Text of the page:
23 September 2020

Summary of CAPP COVID-19 Impacts Survey

Kelsie Krafton

Kelsie Krafton

In May 2020, the AAS issued a survey titled “AAS Committee on Astronomy and Public Policy (CAPP) COVID-19 Impacts Survey” to determine how the AAS membership has been impacted by COVID-19. The goal was to gather input that would inform our advocacy for the federal relief our membership needs. We plan to conduct a follow-up survey later this month to understand what, if any, changes there have been in the impact of COVID-19 on our members. 

Individual responses are for internal use only, but we did receive feedback that asked the summary of the results to be published. During the 20 days the survey was open we received 561 responses; the results are summarized below. Please note that every question on the survey was optional so our percentages rarely add to 100. The demographics of the survey respondents are being compared to the 2018 AAS Workforce Survey

  • Most of our respondents were employed at academic institutions. About 22% of respondents worked at research centers or observatories compared to 33% of the AAS membership.  
  • 57% of respondents identified as male and 37% identified as female, compared to 67% and 31% for the AAS membership, respectively.  
  • 66% of respondents identified as married and 30% identified as not married. This question will be edited in the second survey for clarity and inclusiveness.  
  • 37% of respondents had dependents at the time of the survey and 23% reported that they were a caregiver. These questions will also be edited for clarity in the second survey.
  • There were a series of slider questions to assess the impact of the pandemic on specific areas; these questions will be in the Likert format for the second survey to allow for responses that indicate both negative and positive impacts. On average: 
    • the financial impact due to loss of work/pay cuts/grants lapsing was midway between “somewhat impacted” and “major impact” 
    • the impact to time spent on research or education was “somewhat impacted” 
    • the ability to work with collaborators was “major impact” 
    • the ability to publish was midway between “somewhat impacted” and “major impact” 
    • the loss of facilities access was “major impact” 
  • Financial support and childcare were the most frequently submitted responses to what would be needed to help resume “normal” operations. Respondents were also concerned about reopening guidelines, furloughs and pay cuts, resources to work from home, and mental health.  
  • We did not look at the intersectionality of every combination of questions; however, we did have some key issues that were examined more thoroughly. The intersections below highlight that, as the vast majority of respondents had been negatively impacted by the pandemic in some way, now more than ever we should be reevaluating the way we define success and value labor.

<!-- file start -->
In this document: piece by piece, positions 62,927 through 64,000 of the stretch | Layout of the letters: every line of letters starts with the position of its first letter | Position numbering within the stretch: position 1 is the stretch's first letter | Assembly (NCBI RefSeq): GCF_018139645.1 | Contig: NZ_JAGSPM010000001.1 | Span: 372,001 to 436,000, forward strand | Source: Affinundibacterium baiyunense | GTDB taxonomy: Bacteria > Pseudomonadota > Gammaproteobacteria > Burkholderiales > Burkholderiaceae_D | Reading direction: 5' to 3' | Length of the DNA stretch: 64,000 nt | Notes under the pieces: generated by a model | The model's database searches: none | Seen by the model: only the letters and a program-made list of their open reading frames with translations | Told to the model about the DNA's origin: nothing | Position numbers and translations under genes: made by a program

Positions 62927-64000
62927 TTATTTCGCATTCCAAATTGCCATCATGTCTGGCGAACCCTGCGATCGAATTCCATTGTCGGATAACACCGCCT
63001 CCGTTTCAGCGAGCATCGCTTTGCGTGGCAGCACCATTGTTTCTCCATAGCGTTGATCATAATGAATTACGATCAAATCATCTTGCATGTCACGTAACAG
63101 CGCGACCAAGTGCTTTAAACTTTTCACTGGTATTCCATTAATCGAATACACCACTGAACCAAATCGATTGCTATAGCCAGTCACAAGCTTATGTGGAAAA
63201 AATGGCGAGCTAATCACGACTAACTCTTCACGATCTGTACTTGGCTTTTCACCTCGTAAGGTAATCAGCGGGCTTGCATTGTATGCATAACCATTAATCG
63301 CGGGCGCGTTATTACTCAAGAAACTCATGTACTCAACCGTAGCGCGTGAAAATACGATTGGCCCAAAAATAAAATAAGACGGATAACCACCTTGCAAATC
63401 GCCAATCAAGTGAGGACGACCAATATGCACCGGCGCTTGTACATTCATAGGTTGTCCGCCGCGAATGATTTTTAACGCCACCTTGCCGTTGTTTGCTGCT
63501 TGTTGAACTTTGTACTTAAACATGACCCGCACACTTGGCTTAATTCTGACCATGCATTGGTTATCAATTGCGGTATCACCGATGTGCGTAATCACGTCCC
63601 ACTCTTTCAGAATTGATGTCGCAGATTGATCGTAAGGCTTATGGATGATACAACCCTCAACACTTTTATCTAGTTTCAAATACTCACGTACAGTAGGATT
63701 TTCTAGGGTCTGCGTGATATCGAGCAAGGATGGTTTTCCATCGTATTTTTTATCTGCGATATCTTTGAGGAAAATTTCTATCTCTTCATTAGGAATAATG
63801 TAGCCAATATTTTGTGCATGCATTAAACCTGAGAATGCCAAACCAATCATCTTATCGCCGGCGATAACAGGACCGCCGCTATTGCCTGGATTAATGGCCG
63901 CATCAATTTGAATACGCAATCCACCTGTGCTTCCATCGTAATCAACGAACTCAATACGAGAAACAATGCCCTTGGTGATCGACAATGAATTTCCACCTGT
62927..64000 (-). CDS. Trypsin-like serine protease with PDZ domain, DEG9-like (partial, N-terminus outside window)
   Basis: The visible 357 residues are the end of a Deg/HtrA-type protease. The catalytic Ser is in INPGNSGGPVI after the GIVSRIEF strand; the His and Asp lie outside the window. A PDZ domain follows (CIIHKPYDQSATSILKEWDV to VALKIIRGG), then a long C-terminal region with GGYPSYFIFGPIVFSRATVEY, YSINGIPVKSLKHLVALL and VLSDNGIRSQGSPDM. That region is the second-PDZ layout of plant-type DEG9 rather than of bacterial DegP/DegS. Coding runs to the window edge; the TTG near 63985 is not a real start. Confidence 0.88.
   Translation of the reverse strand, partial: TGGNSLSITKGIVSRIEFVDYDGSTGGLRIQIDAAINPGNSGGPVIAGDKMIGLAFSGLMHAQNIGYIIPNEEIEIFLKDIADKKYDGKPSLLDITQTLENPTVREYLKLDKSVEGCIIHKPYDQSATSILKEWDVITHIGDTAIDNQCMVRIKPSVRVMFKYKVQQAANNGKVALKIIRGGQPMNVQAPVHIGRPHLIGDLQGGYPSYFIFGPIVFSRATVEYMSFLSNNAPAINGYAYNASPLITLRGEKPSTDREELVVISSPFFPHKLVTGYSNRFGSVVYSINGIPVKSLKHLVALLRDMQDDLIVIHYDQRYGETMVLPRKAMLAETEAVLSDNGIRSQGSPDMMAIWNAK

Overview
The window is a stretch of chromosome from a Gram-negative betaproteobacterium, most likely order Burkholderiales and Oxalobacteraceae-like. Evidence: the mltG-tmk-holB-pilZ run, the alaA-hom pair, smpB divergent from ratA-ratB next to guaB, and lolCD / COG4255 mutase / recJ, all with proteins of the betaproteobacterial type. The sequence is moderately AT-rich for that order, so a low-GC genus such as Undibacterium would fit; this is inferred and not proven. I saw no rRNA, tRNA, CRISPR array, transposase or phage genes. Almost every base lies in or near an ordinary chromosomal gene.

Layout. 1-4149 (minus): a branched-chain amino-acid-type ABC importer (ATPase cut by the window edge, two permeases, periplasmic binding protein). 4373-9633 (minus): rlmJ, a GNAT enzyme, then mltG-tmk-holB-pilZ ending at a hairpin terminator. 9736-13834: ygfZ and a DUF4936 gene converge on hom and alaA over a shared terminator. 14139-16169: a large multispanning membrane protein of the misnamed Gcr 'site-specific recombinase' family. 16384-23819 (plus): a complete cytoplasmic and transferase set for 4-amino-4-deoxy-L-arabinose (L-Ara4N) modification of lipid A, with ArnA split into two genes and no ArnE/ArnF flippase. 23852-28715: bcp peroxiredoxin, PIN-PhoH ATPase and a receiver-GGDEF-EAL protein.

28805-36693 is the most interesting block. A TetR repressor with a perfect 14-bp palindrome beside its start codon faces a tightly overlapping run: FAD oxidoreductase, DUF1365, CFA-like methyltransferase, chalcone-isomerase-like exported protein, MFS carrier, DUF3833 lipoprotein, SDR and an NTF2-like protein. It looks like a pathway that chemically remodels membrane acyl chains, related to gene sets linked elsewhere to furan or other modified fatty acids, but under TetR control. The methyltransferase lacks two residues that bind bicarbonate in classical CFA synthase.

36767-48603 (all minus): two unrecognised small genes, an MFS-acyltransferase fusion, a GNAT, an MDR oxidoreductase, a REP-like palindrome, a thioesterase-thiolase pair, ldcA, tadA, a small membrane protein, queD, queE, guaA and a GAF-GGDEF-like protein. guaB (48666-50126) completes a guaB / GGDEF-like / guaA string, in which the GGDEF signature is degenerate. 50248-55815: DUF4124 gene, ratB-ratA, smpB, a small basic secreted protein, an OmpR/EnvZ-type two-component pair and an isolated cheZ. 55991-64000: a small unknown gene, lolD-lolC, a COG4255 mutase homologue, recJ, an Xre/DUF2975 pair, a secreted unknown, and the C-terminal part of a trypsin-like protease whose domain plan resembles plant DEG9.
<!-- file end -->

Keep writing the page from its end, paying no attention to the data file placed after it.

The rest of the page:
• Numerous respondents expressed concern over exacerbated labor imbalances during the pandemic. The demographics of these respondents closely matched the rest of the survey’s except in the percentage of married status. 78% of the people who expressed concern about labor imbalances were married, compared to 66% for the respondents overall.  
    • Numerous respondents reported a teaching labor increase because of the pandemic. 65% of these respondents were in professorships of some kind, compared to 34% of overall survey respondents. The gender ratio was inverted from the overall survey responses; 61% of those concerned about teaching workloads identified as female and 30% identified as male.  
    • A surprising number of respondents reported they had no impact or even a positive impact to their work during the pandemic. Of these respondents, 40% were employed as non-teaching researchers, compared to 27% of overall survey respondents. 70% of this group reported as male, compared to 57% of overall respondents. 80% of this group reported themselves as married and only 18% as unmarried, compared to 66% and 30% respectively for survey respondents overall.  
    • Of the many respondents who stated childcare as a necessity for getting back to work, 62% identified as female and 32% identified as male. 88% were married and 10% were not. 92% reported having a dependent.  

Based in part on these findings, AAS has endorsed the RISE Act, which authorizes approximately $26 billion in supplemental funding and provides for temporary regulatory relief for federal agencies to alleviate the disruption to research caused by the pandemic, and the Supporting Early-Career Researchers Act, which establishes a new $250 million fellowship program at the National Science Foundation to help postdoctoral researchers survive the job market disruptions caused by COVID. We also advocated for the RISE Act and spoke of the impacts COVID has had on the astronomical scientific community as part of our virtual Congressional Visits Day in September.

Please monitor your inboxes for the second CAPP COVID survey by the end of September.

Related Post